District spokesman Kenny Klein did not provide a comment on the allegations, but said the superintendent sent letters to teachers regarding the negotiations. (An earlier version of this story incorrectly stated that letters had been sent to parents of students in the district.)
Last fall, then-board president Victor Tognazzini, wrote a response to a newspaper story on the survey and labor negotiations, saying the association’s tactics “have delayed negotiations and have created enmity between teachers and the administration.”
After two failed mediation sessions, the spat will now move into a fact-finding phase in which a three-judge panel will make a recommendation that could become the basis of a negotiation settlement.
The high school district faculty showed up at the intersection first, with Orcutt teachers arriving 45 minutes later for the rally. Union officials say the demonstration was aimed at raising public awareness about the teachers’ disputes with the district.
Monique Segura, from the Orcutt Educators Association, said one issue in their dispute is money, with the district offering a 3-percent raise while the union is seeking 9.5 percent.
Now in mediation, both sides met one day but made no progress. They are to meet again April 13.
“The other issues are respect issues,” Segura said while taking a break from handing out buttons with the word “Respect” on them.
“You can see our buttons. They have to do with transfer and reassignment. We do not have binding arbitration; We are looking for binding arbitration.”
Another involves working days and some processes they hope to see implemented, she said.
“We are hopeful our mediator will be able to push,” Segura said. “We are absolutely as an association ready for negotiation. We need the district to be at that same place with us.”
The union has 238 members who work on the district’s 10 campuses.
Orcutt Superintendent Deborah Blow said she remains hopeful the state-appointed mediator will help reach an agreement. Both sides have agreed on several topics including professional development and increased stipends for teacher leaders, $1,200 per teacher annually.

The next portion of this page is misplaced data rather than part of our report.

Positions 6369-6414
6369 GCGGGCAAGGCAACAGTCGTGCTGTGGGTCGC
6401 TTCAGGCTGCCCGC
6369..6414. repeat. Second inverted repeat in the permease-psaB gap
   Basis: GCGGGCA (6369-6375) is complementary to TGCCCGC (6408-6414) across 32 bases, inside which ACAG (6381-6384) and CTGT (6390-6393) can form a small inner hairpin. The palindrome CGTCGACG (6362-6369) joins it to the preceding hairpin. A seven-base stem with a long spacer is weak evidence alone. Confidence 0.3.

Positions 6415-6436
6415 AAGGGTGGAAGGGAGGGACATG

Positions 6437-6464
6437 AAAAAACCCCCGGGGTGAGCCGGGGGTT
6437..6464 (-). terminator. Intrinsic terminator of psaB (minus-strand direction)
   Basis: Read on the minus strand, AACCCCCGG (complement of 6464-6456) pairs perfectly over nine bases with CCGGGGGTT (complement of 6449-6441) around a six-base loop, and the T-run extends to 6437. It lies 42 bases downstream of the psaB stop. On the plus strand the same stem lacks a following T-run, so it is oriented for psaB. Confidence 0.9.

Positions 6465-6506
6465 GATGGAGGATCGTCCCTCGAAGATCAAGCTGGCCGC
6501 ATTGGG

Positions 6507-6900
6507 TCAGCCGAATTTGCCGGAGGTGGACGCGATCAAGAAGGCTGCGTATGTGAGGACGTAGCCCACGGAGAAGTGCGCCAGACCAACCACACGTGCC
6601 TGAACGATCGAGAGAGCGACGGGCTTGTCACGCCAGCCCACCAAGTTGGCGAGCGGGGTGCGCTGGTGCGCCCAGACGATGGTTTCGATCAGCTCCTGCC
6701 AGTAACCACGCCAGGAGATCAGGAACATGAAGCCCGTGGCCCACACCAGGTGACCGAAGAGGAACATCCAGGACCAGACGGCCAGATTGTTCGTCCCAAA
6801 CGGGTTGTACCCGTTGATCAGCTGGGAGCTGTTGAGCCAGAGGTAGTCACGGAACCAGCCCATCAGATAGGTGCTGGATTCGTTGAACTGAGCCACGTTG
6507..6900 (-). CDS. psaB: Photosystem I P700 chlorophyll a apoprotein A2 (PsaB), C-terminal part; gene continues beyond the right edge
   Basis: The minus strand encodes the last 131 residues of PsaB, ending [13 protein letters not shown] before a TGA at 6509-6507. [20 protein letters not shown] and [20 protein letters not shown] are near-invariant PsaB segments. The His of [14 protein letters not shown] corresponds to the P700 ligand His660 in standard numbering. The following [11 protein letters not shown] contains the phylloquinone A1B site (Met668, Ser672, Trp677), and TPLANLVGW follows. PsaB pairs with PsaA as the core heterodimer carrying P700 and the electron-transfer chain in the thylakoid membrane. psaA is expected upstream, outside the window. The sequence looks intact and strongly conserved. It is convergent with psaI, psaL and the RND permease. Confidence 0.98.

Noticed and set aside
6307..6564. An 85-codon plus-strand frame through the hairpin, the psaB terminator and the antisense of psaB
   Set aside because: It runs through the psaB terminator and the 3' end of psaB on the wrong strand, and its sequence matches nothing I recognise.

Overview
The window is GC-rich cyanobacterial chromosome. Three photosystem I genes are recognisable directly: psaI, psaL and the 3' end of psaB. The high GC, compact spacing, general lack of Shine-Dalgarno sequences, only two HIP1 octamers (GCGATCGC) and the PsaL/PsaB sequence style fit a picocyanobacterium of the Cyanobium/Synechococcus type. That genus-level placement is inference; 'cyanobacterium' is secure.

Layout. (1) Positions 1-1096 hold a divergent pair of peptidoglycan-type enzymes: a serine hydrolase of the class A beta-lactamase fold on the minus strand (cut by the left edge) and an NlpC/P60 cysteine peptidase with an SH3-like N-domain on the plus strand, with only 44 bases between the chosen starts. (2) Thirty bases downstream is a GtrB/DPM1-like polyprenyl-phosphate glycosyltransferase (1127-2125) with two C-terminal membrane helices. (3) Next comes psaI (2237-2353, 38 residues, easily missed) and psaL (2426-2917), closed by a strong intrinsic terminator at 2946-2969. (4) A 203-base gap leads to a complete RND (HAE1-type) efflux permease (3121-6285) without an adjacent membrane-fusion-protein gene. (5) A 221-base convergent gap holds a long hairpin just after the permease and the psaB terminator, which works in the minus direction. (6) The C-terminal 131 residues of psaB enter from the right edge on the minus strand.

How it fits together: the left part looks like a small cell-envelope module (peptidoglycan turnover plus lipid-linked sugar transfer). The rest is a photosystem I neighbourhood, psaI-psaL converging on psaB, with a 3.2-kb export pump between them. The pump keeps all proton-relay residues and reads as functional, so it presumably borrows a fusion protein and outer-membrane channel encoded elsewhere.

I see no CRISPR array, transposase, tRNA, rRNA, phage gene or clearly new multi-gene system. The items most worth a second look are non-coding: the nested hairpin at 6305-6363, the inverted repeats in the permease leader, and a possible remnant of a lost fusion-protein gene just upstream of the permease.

The district’s offer of 3 percent would cost nearly $800,000 more while an increase in health benefits would add another $270,770 annual commitment.
A 3-percent raise would mean the teachers have received a 12-percent pay hike in the past three years, not counting boosts in medical benefits or or bonuses, Blow added.
OEA’s requested 9.5-percent increase would make salaries on par with neighboring districts, but add up to a $1.7 million cost for Orcutt and require cutbacks. Those cuts would include increasing class sizes and reducing other programs and personnel.
“We value and respect our teachers, and feel we have offered them fair compensation, that we can afford and sustain over time, while continuing to provide the necessary programs to support our students and prepare them for future success,” Blow said.
— Noozhawk North County editor Janene Scully can be reached at firstname.lastname@example.org. Follow Noozhawk on Twitter: @noozhawk, @NoozhawkNews and @NoozhawkBiz. Connect with Noozhawk on Facebook.